Washington, DC - A former civilian employee of the U.S. Army was charged in an indictment unsealed Thursday for his role in a scheme to steer Army contracts for work to be performed at Camp Arifjan, a U.S. Army base in Kuwait.
Assistant Attorney General Brian A. Benczkowski of the Justice Department’s Criminal Division, Special Agent Jozette Gillespie, Acting Director, U.S. Army Criminal Investigation Command's (CID) Major Procurement Fraud Unit and Special Agent in Charge Robert E. Craig Jr. of the U.S. Defense Criminal Investigative Service’s (DCIS) Mid-Atlantic Field Office made the announcement.
Ephraim Garcia, 62, was charged in an indictment filed in December 2018 in the District of Columbia with one count of offering a bribe, one count of receiving illegal gratuities and one count of offering kickbacks. The indictment further charges Gandhi Raj, 39, with paying illegal gratuities to Garcia.
As alleged in the indictment, Garcia worked in the U.S. Army’s Directorate of Public Works and was involved in the solicitation, award and management of various government contracts related to projects at Camp Arifjan. In or around September 2015, Garcia allegedly approached an employee of a prime contractor and offered to pay him in exchange for his assistance in steering contracts to a particular subcontractor owned by Raj, Gulf Link Venture Company. Garcia allegedly told the prime contractor employee that Gulf Link would artificially inflate the cost of certain of its bid proposals, and Garcia, Gulf Link and the prime contractor employee would split the proceeds. Additionally, over a period of about five years, Garcia and/or members of his immediate family allegedly received over $170,000 in wire transfers from Raj and other individuals associated with Gulf Link and another subcontractor that was bidding on work under the prime contract.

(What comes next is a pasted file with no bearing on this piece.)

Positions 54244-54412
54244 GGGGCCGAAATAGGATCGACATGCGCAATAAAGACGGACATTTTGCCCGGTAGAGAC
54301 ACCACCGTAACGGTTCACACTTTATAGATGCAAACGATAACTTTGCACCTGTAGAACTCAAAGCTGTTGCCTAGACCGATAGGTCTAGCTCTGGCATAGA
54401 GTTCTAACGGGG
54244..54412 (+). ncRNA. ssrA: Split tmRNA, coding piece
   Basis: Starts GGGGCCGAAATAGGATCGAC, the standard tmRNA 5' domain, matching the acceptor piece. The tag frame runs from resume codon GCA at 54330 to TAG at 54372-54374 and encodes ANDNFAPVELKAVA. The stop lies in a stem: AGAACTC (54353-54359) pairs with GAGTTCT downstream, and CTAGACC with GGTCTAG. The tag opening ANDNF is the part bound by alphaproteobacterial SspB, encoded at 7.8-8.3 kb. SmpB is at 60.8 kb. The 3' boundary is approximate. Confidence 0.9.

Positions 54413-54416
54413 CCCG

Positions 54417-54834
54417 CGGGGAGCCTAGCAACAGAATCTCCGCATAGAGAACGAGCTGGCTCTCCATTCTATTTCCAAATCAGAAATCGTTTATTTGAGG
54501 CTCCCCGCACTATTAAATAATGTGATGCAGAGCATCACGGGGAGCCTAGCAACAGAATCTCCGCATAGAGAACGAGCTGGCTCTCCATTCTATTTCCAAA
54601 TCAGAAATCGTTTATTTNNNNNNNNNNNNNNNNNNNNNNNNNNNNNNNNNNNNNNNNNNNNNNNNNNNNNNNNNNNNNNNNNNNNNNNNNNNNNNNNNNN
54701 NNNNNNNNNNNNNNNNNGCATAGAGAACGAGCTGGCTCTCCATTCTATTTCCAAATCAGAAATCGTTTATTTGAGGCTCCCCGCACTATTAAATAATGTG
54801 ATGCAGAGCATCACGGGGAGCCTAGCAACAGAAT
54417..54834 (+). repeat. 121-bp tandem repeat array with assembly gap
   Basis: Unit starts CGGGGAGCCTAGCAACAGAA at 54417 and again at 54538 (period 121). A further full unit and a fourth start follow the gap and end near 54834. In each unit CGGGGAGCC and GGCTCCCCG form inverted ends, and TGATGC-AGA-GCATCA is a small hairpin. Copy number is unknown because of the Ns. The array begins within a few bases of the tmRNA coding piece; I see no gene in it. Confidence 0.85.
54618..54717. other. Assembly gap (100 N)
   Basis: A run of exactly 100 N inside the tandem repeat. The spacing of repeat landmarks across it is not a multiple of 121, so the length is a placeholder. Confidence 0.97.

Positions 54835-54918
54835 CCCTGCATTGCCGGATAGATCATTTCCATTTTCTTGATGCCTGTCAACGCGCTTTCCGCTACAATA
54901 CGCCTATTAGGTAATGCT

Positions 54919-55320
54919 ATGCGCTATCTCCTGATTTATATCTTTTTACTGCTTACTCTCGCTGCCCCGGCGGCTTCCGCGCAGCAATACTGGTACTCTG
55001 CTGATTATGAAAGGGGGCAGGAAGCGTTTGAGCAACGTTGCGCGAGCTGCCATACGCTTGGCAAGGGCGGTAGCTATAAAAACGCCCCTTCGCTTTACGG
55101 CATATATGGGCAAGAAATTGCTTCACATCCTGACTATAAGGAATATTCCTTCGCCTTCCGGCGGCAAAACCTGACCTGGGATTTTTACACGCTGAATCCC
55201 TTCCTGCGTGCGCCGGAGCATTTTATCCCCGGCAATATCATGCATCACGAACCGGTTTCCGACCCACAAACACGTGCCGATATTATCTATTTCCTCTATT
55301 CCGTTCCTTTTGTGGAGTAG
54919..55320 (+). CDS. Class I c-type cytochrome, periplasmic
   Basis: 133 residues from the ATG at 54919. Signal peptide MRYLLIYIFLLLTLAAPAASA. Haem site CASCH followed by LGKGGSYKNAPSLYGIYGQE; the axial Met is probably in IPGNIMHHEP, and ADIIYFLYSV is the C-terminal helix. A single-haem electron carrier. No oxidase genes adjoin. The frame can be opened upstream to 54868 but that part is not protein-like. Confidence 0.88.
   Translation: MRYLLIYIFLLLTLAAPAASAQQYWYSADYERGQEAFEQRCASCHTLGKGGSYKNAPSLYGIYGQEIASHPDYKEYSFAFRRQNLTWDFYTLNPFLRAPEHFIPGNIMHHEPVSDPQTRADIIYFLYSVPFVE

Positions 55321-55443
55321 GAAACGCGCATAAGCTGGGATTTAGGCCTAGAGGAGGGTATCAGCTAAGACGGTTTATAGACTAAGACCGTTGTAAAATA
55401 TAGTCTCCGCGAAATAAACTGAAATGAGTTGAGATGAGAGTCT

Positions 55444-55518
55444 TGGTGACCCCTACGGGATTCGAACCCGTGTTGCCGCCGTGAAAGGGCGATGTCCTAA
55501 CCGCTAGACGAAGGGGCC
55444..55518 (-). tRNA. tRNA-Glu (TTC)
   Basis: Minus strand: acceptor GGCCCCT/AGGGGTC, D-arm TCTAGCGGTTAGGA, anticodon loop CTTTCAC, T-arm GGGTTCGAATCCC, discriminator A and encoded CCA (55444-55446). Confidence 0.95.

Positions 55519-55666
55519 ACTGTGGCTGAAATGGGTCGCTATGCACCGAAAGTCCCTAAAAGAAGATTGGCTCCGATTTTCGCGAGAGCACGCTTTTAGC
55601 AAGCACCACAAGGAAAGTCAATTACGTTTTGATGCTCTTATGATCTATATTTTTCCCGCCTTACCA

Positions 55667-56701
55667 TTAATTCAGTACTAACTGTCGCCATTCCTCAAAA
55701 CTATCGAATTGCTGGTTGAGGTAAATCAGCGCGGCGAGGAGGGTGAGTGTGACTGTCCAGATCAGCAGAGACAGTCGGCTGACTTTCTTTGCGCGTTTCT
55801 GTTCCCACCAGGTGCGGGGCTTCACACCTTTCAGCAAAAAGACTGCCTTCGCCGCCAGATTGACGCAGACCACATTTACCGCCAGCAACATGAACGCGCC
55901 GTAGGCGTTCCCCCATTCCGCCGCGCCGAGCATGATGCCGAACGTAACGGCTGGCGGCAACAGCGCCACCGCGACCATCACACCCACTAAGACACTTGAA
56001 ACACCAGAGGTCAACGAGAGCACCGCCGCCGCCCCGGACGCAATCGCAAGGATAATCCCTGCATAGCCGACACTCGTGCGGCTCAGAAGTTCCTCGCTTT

Garcia was arrested on Dec. 10, 2019, in the Philippines, where he has been residing since 2016. Raj, who was living in Kuwait at the time of the offense, remains a fugitive.
The charges in the indictment are merely allegations, and the defendants are presumed innocent until proven guilty beyond a reasonable doubt in a court of law.
The Army CID and DCIS investigated the case. Trial Attorney Christopher D. Jackson of the Criminal Division’s Fraud Section is prosecuting the case.